• hydrofluorocarbons (HFCs), mainly from refrigerants; 
  • sulphur hexafluoride (SF6), mainly from the electricity industry; and 
  • perfluorocarbons (PFCs), mainly from aluminium production.

carboNZeroCert TM:

The carboNZero programme enables organisations, individuals, events, products, or services to minimise their climate change impacts. carboNZero certification is available for organisations, products and services.

See www.carboNZero.co.nz for details.
 

Climate change:

Worldwide, our climate is changing. Changes include increasing temperatures, rising sea levels and a greater incidence of extreme weather, such as storms, heatwaves, droughts and floods. Much of this change is a result of human activities that increase the level of greenhouse gases in the atmosphere. Scientists expect that the world will continue to warm over the next 100 years, regardless of steps taken now to mitigate the change.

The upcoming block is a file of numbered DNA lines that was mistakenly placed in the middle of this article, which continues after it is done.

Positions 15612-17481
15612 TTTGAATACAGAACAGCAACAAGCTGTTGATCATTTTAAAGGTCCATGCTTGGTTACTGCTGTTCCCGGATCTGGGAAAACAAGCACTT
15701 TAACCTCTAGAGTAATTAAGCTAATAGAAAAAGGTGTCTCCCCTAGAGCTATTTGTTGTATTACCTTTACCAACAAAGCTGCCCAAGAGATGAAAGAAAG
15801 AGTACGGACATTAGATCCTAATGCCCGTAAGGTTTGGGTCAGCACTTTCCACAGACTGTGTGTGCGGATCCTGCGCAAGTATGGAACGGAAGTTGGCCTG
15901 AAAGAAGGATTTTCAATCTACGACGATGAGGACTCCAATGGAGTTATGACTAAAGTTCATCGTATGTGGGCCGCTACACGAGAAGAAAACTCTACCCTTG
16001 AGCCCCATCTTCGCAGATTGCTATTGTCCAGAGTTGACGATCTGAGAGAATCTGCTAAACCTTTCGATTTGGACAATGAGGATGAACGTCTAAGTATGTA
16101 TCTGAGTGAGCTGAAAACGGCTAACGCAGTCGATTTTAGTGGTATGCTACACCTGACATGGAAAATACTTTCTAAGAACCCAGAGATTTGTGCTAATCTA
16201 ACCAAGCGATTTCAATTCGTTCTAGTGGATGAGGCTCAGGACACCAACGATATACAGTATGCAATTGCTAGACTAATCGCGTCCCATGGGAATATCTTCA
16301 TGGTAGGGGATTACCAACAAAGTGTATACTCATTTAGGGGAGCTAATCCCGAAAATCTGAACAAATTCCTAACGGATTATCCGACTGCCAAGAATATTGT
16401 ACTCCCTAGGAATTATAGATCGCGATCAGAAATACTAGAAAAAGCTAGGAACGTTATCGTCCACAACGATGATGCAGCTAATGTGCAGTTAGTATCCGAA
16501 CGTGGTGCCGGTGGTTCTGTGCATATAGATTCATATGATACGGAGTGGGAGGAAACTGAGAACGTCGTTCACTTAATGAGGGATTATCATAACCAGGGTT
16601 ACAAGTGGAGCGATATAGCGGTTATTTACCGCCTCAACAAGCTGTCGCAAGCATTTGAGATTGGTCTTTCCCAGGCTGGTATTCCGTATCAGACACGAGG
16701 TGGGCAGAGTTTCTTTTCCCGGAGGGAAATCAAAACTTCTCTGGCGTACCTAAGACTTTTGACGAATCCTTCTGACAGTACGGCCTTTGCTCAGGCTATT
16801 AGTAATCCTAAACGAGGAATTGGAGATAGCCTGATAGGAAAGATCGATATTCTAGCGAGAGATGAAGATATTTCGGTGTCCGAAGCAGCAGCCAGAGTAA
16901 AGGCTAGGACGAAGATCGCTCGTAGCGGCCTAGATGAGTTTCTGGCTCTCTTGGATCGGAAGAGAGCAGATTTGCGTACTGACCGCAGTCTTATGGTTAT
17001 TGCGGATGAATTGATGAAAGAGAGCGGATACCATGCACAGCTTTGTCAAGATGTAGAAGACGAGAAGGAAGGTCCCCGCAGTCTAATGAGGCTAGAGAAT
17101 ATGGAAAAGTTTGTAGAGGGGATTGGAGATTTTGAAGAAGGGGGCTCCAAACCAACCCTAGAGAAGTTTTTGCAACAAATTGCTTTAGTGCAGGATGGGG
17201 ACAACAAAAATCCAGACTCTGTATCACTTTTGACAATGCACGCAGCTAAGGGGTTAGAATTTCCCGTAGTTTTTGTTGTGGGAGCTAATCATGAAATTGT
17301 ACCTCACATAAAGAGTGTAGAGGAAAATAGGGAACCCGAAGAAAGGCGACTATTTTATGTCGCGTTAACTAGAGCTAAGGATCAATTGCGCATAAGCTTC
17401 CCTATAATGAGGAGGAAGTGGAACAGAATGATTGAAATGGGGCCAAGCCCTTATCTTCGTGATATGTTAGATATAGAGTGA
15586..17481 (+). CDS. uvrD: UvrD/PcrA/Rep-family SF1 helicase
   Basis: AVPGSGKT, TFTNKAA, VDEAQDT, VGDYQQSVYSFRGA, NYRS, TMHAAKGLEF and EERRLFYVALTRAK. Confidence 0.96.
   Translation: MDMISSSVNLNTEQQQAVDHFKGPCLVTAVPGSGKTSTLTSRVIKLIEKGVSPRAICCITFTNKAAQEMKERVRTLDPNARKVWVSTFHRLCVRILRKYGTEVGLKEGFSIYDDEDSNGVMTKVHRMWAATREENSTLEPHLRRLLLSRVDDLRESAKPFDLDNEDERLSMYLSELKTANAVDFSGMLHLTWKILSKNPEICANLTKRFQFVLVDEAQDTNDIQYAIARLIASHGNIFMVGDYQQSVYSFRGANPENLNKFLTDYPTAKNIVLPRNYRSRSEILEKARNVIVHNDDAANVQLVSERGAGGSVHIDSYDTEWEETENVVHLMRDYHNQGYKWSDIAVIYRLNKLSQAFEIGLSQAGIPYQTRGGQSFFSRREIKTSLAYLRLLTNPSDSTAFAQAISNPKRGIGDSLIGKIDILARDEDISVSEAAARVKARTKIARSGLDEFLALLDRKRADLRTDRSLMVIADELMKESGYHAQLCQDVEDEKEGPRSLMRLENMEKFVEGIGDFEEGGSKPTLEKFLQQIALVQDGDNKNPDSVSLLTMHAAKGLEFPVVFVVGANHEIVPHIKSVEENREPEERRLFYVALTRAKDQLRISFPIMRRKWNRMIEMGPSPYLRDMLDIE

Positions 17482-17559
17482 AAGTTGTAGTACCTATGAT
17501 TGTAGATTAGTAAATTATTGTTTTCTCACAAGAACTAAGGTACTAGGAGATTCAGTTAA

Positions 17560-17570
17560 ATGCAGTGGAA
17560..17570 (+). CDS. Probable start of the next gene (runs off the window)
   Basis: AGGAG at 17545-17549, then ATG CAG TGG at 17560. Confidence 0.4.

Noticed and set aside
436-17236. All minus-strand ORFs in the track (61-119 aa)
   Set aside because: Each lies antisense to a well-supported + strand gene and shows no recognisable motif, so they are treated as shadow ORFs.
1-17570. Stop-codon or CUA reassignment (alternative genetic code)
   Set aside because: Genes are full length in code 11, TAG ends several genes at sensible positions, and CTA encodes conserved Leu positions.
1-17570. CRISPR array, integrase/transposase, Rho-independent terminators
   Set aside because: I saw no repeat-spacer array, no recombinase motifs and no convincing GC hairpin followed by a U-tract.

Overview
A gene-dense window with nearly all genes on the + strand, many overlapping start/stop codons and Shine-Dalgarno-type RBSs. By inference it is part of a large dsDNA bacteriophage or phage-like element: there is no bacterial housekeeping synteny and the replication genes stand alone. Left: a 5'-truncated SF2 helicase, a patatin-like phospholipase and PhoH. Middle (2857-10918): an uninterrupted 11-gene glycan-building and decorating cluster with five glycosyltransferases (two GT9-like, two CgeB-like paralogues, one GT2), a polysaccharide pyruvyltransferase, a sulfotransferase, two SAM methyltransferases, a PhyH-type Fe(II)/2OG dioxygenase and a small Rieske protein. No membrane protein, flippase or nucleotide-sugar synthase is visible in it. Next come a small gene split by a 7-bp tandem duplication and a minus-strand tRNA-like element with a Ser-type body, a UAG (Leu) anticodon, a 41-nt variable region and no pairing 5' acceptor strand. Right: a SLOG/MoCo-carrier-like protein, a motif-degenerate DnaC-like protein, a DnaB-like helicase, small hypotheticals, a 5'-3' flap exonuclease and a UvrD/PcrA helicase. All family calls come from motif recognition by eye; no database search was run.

For more information visit the Landcare Research Climate Change pages.

CO2 Sink (also known as ‘Forest sink’):

That area of native forest providing CO2 sequestration.  For EBEX21® and the PFSI this area did not have ‘trees’ that can reach 5 m in height at maturity (at greater than 30 % cover) on it at 31 December 1989, as defined under the Kyoto Protocol.  This area is in the process of reverting to indigenous forest, ideally through natural regeneration with good seed sources nearby.

Covenant:

A legal agreement to ensure current and future landowners keep the area retired forever.

ETS:

The Emissions Trading Scheme (ETS) is the price-based mechanism established by Parliament to:

  • Reduce net greenhouse gas emissions below business-as-usual levels